Two weeks ago, after Michigan City’s 56-14 victory over Lake Central, head coach Phil Mason had a humorous diatribe in the third person that I saved for a rainy day.
Earlier this week — on Sunday night at 10:17 p.m., to be exact — there was a screen shot posted showing an Indiana high school football poll after last Friday’s games.
For those of you who compete in fantasy leagues, whether it’s baseball or football or even basketball, don’t you love that feeling when you see a notice at the top of your team page saying you have a stat correction … and it’s in your favor.
Far be it from me to criticize an official’s call in any sport, but a couple penalties and the result had me baffled the last couple weeks while covering Michigan City football — and the one last week could have impacted the game.
MICHIGAN CITY — As I finished the question to Mason Kaletha, the Michigan City defensive back displayed a devious smile, as if he got away with stealing snacks from the proverbial cookie jar.
“No refuge could save the hireling and slave from the terror of flight or the gloom of the grave.” — excerpt from little known third verse of The Star Spangled Banner
My voice mail has been cleared out and I’m ready for messages from you Chicago Bears fans who just love to hate your former quarterback, Jay Cutler.
Most Indiana high school football schedules are composed the same way. The first two weeks are non-conference games, while the other seven weeks are conference tilts.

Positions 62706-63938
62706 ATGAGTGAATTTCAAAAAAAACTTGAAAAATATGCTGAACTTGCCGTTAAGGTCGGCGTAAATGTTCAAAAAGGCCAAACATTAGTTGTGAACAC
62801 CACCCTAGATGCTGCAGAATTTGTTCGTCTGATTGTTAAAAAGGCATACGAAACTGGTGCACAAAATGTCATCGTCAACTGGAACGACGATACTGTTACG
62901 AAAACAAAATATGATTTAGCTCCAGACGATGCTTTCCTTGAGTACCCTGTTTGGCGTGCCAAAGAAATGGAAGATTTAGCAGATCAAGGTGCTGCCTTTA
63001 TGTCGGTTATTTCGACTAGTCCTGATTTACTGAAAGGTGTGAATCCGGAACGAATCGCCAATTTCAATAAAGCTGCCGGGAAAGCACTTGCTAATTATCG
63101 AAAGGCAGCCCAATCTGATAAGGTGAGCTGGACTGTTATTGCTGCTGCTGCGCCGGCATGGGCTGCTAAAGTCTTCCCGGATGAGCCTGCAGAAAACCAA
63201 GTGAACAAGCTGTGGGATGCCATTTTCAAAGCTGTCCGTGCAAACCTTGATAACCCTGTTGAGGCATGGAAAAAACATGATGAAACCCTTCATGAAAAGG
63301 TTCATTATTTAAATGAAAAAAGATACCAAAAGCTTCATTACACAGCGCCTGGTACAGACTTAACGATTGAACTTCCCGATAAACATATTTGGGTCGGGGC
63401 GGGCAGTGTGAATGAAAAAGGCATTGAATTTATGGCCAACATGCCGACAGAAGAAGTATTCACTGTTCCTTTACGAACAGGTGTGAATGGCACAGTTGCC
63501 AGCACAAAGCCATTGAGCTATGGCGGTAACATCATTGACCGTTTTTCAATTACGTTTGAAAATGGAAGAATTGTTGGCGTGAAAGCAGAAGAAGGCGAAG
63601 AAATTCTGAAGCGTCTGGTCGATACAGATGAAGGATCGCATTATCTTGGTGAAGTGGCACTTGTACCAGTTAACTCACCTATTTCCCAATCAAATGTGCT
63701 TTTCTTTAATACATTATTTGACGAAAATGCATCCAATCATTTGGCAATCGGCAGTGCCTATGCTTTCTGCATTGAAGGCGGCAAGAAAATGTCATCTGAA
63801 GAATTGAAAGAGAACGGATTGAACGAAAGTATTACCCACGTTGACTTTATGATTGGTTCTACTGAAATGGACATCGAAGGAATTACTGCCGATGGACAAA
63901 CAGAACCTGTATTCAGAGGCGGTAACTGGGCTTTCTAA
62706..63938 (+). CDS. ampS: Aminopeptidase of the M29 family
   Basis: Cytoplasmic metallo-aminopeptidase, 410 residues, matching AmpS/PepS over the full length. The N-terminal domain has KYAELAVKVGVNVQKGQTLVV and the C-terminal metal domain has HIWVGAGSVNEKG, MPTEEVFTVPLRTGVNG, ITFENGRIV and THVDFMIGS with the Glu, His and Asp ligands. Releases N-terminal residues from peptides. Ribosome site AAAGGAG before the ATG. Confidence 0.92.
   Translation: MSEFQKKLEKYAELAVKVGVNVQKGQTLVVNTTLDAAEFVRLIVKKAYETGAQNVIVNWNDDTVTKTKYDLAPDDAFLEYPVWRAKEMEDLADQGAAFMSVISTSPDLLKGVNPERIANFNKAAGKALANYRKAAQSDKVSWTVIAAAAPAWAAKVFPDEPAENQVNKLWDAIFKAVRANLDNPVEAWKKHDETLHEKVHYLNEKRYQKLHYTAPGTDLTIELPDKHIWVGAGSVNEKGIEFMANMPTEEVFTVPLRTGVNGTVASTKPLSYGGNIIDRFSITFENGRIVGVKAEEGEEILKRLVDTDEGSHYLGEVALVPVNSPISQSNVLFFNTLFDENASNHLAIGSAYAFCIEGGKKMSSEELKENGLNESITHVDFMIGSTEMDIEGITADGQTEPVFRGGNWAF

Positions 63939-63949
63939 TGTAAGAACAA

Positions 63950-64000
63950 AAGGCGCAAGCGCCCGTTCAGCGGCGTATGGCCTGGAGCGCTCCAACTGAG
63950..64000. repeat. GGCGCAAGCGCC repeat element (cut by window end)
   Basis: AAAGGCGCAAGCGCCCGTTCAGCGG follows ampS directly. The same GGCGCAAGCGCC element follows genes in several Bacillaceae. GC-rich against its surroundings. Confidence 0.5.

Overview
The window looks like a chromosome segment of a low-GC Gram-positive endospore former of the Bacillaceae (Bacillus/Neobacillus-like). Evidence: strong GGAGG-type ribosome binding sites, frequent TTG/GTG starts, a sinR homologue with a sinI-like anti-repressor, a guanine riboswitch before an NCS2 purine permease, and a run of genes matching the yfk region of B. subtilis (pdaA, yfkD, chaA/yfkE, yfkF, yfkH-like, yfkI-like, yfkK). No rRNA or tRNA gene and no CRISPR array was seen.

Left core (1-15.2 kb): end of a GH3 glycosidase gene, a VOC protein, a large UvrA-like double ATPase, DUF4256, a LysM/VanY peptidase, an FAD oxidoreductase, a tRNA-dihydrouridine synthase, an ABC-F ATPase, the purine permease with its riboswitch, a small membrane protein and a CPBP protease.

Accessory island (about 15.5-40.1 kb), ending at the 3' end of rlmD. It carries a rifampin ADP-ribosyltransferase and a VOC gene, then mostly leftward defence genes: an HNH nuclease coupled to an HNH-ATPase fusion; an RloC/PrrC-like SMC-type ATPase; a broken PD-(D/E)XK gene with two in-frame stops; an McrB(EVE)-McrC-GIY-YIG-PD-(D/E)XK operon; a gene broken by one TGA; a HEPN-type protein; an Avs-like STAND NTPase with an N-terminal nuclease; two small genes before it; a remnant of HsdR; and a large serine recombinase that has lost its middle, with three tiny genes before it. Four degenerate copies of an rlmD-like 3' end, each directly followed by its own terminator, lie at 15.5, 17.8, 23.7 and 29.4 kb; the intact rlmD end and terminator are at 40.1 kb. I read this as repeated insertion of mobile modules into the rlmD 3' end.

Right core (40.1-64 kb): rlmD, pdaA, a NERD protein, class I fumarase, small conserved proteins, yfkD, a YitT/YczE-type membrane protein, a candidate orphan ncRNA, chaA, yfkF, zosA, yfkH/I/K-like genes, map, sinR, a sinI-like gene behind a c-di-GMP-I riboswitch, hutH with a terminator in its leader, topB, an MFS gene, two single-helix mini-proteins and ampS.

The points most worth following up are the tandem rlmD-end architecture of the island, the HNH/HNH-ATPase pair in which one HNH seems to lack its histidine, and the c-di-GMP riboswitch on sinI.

It’s not nearly as iconic of a father-son photo as a small John F. Kennedy Jr. hiding under his dad’s desk in the Oval Office when JFK was President in the early 1960s, but it could be part of a feel-good NASCAR moment on Sunday when the Brickyard 400 takes place at Indianapolis Motor Speedway.
It wasn’t hard to hear it in the voice on La Porte High School athletic director Ed Gilliland when I talked to him on the phone last week about the hiring of new boys basketball coach Kyle Benge.
Just as the regular NASCAR season is heating up, another News-Dispatch Fantasy NASCAR campaign comes to an end this week as the annual Brickyard 400 at Indianapolis Motor Speedway arrives this weekend.
Last year (2015-16) was a banner year for La Porte High School athletics with seven sectional titles and a pair of regional trophies in cross country. That tied for the most sectional crowns in a single high school season for the Slicers, matching 1996-97 and 1998-99.
The Thursday before the second half of the Major League Baseball season is supposed to be the slowest sports day of the calendar year, though Wimbledon being moved a week later this year changes that a little.
Well, Libby Heath and two of her former fellow Michigan City High School athletes were sort of like celebrities, thanks to an Indiana High School Athletic Association (IHSAA) banner promoting Special Olympics and unified track and field.
So you’re 11 years old, getting ready to play some basketball in a national contest, making your first trip to the greatest city in the world — well, New York City is the greatest if you ask a New Yorker — on your first airplane ride.